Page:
WASHINGTON – The United States is considering deploying another radar system in the Western Pacific in response to North Korea’s firing of ballistic missiles last month, according to a U.S. Defense Department official.
It would be the second mobile X-band radar for an advanced early warning system to be deployed around Japan after one installed at the Air Self-Defense Force’s Shariki base in Tsugaru, Aomori Prefecture.
The four candidate sites for the second radar are in the south, in Kyushu and Okinawa as well as in South Korea and on Guam, the official said.
The Bush administration plans to talk to Japan with a view to accelerating the joint buildup of a ballistic missile defense shield to counter Pyongyang’s nuclear and missile threats, the official said.
Using a radio frequency of X-band range, the radar system is capable of identifying and tracking ballistic missiles.
According to the official, the second radar will be located in the southern part of the region in a bid to expand the scope of tracking North Korean missiles in combination with the one in Aomori in northern Japan.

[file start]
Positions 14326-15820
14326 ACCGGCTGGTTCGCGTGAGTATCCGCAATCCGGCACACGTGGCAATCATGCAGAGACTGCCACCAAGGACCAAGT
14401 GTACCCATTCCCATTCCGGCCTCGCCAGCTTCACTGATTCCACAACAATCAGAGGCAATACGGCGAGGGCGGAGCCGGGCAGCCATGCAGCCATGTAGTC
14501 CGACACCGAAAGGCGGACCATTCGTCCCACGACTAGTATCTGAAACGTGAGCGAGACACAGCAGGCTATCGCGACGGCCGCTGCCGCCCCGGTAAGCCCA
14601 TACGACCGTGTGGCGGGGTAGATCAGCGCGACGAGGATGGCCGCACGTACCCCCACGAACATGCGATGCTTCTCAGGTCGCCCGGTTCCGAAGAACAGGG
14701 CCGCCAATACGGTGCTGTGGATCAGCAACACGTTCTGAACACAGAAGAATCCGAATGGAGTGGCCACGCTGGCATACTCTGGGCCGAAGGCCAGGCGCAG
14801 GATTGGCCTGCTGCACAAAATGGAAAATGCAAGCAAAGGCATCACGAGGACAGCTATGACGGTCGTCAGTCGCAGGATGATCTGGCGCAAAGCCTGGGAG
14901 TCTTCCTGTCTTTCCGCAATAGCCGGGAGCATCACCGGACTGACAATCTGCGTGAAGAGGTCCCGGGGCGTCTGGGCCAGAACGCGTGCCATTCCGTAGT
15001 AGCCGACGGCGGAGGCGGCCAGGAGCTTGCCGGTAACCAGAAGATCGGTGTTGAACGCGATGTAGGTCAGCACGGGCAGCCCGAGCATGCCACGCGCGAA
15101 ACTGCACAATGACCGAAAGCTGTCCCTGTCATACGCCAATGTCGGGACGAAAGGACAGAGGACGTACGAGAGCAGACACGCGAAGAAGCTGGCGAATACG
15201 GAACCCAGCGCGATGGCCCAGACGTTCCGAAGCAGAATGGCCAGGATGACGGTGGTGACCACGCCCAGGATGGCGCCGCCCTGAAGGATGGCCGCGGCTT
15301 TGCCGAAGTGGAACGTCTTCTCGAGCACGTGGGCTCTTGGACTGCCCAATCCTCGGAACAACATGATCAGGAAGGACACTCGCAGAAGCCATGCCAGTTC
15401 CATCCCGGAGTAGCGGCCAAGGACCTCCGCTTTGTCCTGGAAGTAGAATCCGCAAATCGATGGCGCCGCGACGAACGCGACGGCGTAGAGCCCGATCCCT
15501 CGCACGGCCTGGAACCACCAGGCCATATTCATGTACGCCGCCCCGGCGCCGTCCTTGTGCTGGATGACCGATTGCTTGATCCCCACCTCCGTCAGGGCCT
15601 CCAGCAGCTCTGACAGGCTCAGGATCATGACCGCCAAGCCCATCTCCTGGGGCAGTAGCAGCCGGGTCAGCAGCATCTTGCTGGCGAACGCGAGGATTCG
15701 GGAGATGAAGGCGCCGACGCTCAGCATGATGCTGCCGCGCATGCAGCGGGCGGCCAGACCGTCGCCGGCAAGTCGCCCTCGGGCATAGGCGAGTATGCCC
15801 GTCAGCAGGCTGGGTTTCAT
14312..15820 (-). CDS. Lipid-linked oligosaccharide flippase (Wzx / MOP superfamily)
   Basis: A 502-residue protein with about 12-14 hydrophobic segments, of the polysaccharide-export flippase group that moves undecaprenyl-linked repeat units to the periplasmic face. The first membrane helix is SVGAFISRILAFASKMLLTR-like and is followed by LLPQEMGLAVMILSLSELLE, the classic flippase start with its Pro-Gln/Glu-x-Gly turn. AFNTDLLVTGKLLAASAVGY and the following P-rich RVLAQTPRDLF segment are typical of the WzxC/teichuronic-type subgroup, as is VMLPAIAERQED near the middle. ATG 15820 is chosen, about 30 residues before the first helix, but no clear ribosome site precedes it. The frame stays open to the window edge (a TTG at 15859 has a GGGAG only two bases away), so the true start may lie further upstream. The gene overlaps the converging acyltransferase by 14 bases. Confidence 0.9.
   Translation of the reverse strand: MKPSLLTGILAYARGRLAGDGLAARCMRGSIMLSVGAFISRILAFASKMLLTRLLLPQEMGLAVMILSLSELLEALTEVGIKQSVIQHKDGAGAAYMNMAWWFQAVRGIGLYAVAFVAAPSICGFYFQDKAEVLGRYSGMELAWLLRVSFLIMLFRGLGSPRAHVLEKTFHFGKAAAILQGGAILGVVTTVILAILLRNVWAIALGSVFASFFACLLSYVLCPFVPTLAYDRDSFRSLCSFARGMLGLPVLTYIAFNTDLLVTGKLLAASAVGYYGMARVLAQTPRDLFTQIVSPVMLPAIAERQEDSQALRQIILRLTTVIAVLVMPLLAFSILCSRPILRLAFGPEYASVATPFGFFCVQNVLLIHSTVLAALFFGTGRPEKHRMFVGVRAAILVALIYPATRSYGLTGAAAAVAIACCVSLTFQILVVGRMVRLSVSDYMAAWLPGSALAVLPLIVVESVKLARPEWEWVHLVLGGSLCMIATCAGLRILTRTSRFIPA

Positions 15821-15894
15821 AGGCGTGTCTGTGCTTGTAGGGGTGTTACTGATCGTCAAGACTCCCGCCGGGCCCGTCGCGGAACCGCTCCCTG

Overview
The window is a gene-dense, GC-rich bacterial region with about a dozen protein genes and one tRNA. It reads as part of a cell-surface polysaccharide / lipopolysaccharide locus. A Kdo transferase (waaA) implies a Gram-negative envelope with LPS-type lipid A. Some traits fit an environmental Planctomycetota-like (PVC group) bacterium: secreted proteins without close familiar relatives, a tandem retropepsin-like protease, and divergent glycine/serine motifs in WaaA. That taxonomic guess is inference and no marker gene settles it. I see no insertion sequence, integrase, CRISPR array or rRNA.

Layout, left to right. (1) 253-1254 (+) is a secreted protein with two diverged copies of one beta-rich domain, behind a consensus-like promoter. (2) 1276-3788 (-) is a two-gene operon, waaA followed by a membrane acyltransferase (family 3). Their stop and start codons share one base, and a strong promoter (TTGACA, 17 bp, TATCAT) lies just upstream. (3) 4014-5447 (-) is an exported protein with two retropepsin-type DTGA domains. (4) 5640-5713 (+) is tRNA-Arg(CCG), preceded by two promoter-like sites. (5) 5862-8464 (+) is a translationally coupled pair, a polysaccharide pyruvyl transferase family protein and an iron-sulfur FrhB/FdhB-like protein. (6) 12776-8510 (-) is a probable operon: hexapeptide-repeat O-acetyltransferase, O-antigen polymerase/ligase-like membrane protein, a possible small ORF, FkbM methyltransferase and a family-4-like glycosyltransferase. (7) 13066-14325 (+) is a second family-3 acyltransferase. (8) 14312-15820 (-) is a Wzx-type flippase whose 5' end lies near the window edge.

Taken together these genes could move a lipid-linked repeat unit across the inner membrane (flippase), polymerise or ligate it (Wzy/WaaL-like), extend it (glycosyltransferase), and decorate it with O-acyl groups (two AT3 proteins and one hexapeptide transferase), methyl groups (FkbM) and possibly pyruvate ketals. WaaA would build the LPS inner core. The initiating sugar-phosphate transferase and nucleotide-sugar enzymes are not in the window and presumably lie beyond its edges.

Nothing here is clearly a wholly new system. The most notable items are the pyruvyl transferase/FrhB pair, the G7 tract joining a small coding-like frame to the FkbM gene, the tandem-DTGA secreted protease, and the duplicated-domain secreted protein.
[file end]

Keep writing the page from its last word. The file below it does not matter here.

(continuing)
Among the candidate sites, the chances are higher for Kyushu and South Korea because they are closer to North Korea than Okinawa and Guam, the official said.
The radar system at Aomori was deployed as part of a U.S.-Japan agreement in May on realigning U.S. forces in Japan. Test runs on it began in late June.
Also to help reinforce the joint missile defense project, which began after North Korea fired a ballistic missile in August 1998, the U.S. Navy will forward-deploy the Aegis-equipped cruiser USS Shiloh this month to the Yokosuka base in Kanagawa Prefecture.
It will join eight other Aegis destroyers, most of them upgraded to serve missile defense missions.